This is the ultimate guide to convenience store bento boxes! A bento from a convenience store, like 7-11, Family Mart, or Lawson, is a great way to have a fast, instant lunch ready for you immediately.
A bento is a pre-made boxed meal meant for one that is usually made of staple carbs (almost always rice, sometimes noodles), along with a main dish of meat or fish and an assortment of pickled or cooked vegetables. The ingredients may change, leaving out the meat or fish if you’re a vegetarian for example. The word supposedly comes from the an old slang term in Chinese Biandang, which means convenient. Since the 13th century, it has become a symbol of Japanese’s efficient culture and its ideals. The balanced nutrition and portability is excellent for school children and the salarymen alike. It’s almost like what you imagine a lunch box to be in the US, and is great for an afternoon snack. Mainly, it’s all about convenience.
What’s a convenience store?
The conbini is more than just an occasional drop-by like you might think of a Walgreens; it’s a staple of every day life in Japan, and you will not go a week without visiting one if you’re living in Tokyo. They sell snacks, sake, whiskey, beer, slushies, fried foods, and more. It’s a truly Japanese institution combining efficiency with cost-effectiveness to make a one-stop-shop that you must visit every day.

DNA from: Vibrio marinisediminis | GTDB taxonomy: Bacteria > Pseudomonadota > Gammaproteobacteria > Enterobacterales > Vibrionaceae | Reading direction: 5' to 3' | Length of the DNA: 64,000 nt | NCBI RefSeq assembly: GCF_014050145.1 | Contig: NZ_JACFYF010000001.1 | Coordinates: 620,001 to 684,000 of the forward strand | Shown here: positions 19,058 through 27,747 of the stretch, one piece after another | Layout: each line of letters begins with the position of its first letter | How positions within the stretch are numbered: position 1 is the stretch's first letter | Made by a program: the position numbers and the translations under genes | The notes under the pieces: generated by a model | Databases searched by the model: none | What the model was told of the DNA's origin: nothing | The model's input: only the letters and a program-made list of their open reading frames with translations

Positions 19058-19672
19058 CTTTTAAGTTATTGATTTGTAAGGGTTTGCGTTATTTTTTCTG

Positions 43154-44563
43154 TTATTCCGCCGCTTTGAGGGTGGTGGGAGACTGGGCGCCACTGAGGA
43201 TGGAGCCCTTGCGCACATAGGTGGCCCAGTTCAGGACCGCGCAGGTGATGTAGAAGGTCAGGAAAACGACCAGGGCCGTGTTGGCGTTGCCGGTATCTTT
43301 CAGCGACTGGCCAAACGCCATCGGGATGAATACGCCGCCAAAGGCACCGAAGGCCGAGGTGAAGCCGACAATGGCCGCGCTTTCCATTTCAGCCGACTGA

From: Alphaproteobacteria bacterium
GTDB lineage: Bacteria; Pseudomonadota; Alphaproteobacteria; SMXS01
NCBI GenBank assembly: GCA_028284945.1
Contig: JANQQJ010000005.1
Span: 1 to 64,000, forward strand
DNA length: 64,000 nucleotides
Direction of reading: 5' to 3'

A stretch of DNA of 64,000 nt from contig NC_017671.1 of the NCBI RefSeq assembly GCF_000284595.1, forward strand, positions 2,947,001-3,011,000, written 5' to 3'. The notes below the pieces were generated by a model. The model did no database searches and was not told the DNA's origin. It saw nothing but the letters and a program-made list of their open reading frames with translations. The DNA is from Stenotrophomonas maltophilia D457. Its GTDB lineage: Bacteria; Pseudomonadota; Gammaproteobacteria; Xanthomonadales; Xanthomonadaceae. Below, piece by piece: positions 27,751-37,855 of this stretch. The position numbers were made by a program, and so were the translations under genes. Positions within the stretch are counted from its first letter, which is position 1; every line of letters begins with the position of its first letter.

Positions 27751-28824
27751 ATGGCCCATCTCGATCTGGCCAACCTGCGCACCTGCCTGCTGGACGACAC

Most convenience stores even have more, with photocopy machines, banking and ATM services, and clean restrooms too.
How do these things meet?
Often Japanese business people – called “salarymen” – don’t get very much time for lunch. While they technically might have a full hour off for lunch, it can look like you are lazy if other employees have come back before you. The bento offers a quick option. You can take it anywhere and eat quickly, with little to no preparation.
History of the Bento Box
The word “bento” was not what it was initially called – just like a “lunch box” was probably not always a “lunch box”. From 1100-1300 AD, approximately, they simply were referred to as “dried meal” ie hoshii. It had dried rice that could be boiled in water or eaten as-is. Later in the 1500s boxes were added.
During the Kamakura Period there were no boxes, but in 1568 (the Azuchi-Momoyama period) wooden lacquered boxes were produced to create the idea of a bento box that we know today.
During the Edo period, which was a very stable time of economic growth in Japan, from 1603-1867, the bento became an everyday meal to Japan’s booming population, with contents and serving style varying depending on social class and occupation. Travelers and sightseers would wear koshibento (waist bento), which often included riceballs wrapped in bamboo leaves. These were cheap and quick to eat. For special events such as the hanami matsuri (flower viewing parties), large, multi-layered bentos were made to eat at the festival.
In the twentieth century, cheaper and lighter aluminum began to be used in producing bento boxes, which paved the way for the microwavable conbini bento (convenience store bento), ekiben (train station bento) and hokaben (take-out bento). If you want to keep learning Japanese words, start with the beginners lesson.